Sound Barriers : The Use of Trees and Shrubs to Reduce Noise

Noise is defined as unwanted sound.

 

Noise reduction can he achieved by various methods, including:

  • Reducing the noise at its source
  • Increasing the distance between the source and the hearer
  • Erecting a solid barrier
  • Planting trees and shrubs

 

What is Sound?

Sound is created by vibrations in the air which cause variations in air pressure. The result is waves which radiate from the source like the ripples on a pond caused by a stone.

 

How is Sound Measured?

Sound pressure levels are used to measure the intensity of sound and are described in terms of decibels. The decibel (dB) is a logarithmic unit which expresses the ratio of the sound pressure level being measured to a standard reference level.

A zero decibel level corresponds to the threshold of human hearing. An increase of 1 decibel is roughly equivalent to the smallest difference in loudness perceptible to the human ear and an increase of 10 decibels roughly corresponds to a doubling in the apparent loudness of a sound. Thus 20dB is twice as loud as 10dB, and 30dB is four times louder than 10dB, and so on.

The decibel levels of some common sounds.

  • Threshold of Hearing 0dB
  • Whisper 20dB
  • Normal Speech 48dB
  • Busy Dual Carriageway 75dB
  • Dog Barking 92dB
  • Passing Train 100dB
  • Jet Aircraft 110db


Reducing Noise

Solid barriers such as fences or mounds of earth are frequently used as sound barriers, but where space permits, trees and shrubs can also be effective in reducing noise.

Alternatively, trees and shrubs may be used in conjunction with solid barriers to achieve the best of all scenarios.

Sound is greatest nearest to the source and diminishes with distance.

Sound travels differently over various kinds of surfaces. Hard surfaces reflect virtually all incident sound whereas soft surfaces absorb sound.

Trees reduce the perception of noise by creating a visual barrier between the source and the hearer. It has been suggested that people are less conscious of noise if they cannot see the source.

Trees and shrubs produce a masking effect through the rustling of leaves, the movement of branches in the wind, the sounds of birds, insects and other animals.

Published results on the effectiveness of tree and shrub barriers vary enormously, however, a review by Huddurt (1990) shows that in some instances noise can he reduced by 6dB over a distance of 30 metres where planting is particularly dense. Leonard and Parr (1970) and Reethof (1973) found that a dense belt of trees and shrubs between 15-30m wide could reduce sound levels by as much as 6-8dB. Cook and Van Haverheke (1972) also found reductions in noise level of 5-10dB for belts of trees between 15-30m wide.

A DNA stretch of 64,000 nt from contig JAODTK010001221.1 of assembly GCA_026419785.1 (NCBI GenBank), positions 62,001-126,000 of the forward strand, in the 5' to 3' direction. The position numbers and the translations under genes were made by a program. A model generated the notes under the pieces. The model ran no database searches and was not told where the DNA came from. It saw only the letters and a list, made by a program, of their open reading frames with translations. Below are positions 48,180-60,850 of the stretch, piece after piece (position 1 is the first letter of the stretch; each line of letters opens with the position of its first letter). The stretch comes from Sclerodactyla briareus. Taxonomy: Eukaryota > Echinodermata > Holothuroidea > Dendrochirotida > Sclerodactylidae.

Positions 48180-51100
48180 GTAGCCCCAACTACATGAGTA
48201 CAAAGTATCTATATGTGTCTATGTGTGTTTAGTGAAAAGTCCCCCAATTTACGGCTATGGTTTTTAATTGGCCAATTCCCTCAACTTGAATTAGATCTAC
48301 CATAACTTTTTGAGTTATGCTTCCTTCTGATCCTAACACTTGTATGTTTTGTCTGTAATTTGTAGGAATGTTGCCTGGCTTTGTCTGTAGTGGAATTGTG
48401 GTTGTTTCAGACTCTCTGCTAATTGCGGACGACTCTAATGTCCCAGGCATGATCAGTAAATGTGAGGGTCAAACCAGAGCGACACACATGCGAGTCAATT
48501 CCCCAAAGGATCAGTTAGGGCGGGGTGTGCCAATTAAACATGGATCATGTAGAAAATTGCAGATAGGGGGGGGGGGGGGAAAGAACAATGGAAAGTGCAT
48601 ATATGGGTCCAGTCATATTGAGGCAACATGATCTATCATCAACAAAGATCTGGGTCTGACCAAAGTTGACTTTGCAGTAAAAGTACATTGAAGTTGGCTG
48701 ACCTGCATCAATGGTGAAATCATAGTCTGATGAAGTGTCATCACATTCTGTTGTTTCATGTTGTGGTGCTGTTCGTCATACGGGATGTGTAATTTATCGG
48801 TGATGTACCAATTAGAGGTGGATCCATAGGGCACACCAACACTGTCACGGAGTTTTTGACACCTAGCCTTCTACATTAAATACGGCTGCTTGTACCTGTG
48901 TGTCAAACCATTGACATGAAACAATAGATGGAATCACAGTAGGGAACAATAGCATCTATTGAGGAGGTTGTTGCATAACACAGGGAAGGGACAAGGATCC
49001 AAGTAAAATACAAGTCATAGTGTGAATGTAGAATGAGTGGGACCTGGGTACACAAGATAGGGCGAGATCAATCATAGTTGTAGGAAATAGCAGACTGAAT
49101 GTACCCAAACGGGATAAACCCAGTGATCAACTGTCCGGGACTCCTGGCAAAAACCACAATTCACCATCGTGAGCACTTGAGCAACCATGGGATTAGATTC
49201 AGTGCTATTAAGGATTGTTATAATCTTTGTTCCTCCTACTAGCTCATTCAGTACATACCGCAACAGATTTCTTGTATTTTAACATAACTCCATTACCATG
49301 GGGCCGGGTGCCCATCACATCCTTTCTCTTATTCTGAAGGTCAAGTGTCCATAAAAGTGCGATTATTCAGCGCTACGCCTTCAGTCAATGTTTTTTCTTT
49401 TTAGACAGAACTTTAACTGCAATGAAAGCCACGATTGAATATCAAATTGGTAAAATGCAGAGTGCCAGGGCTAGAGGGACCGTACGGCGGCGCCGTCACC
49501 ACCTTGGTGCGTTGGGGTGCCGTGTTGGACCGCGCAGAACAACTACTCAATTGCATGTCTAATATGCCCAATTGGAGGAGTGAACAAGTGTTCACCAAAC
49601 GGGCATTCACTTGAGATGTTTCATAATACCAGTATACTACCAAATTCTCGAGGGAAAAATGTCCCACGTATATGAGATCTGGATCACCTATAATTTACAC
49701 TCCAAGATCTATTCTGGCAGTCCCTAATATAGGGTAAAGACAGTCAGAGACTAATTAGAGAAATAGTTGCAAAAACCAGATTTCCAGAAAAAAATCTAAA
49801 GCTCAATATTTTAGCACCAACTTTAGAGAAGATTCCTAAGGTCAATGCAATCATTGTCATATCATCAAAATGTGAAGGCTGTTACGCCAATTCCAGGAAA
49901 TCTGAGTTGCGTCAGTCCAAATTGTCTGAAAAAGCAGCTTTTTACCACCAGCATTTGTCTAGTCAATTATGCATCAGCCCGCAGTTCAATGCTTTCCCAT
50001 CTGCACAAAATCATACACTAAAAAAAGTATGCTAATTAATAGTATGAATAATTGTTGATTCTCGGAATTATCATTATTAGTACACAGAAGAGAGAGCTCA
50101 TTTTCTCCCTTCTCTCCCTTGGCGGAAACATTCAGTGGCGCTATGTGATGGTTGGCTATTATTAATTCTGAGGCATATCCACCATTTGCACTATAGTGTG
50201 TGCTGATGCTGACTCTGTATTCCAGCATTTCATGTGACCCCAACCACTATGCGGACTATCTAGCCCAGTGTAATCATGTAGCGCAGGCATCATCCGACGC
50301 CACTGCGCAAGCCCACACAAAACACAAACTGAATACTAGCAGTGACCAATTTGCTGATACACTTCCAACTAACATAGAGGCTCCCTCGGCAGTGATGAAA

A dense belt of trees and shrubs should provide a reduction in noise of several decibels although reductions will be significantly less than a purpose-built noise barrier of the same height and length.

 

How Trees Reduce Noise

The reduction of sound by vegetation is commonly attributed to the processes of reflection, deflection and absorption.

Foliage appears to be the most efficient part of a tree for scattering sound and it seems that large leaves are more effective than small leaves. Low shrubs and/or hedges along the edge of a group of trees can improve sound reduction, particularly those on the side nearest the sound source.

Noise reduction tends to increase with tree height up to 10-12m after which it tends to decrease. This is probably a result of lower branches dying and allowing sound to travel more easily.

Noise reduction is correlated with the width of a belt of trees, i.e. the wider it is, the greater the noise reduction.

The length that a tree and shrub belt extends will influence its effectiveness in noise reduction. Actual prescriptions are difficult, however, as they will depend on the dimensions of the noise source.

A screen placed relatively close to a noise source is more effective than one placed close to the area to be protected. However, at midway between the source and receiver, noise reduction is least.

Large-leaved deciduous species may be more effective at reducing noise during spring and summer but evergreens will provide better year-round attenuation.

 

Summary

There are several factors to be considered before deciding to create a tree and shrub barrier against noise.

Noise is more effectively reduced by completely screening the source from view. A noise barrier should be planted as close to the noise source as possible. Wide belts of high-density trees and shrubs are required to achieve significant noise reductions. Effectiveness of noise reduction is closely related to the density of stems, branches and leaves. For all year-round noise reduction use broadleaved evergreens or a combination of conifers and broadleaved evergreen species. Soft ground is an efficient noise absorber. Cultivating ground before planting and the addition of well-rotted organic matter to the soil surface may also help to reduce noise whilst vegetation becomes established.

 

References

APN6 Trees and Shrubs for Noise Control

HIGHWAY TRAFFIC NOISE ANALYSIS AND ABATEMENT POLICY AND GUIDANCE by the Dept of Transportation et al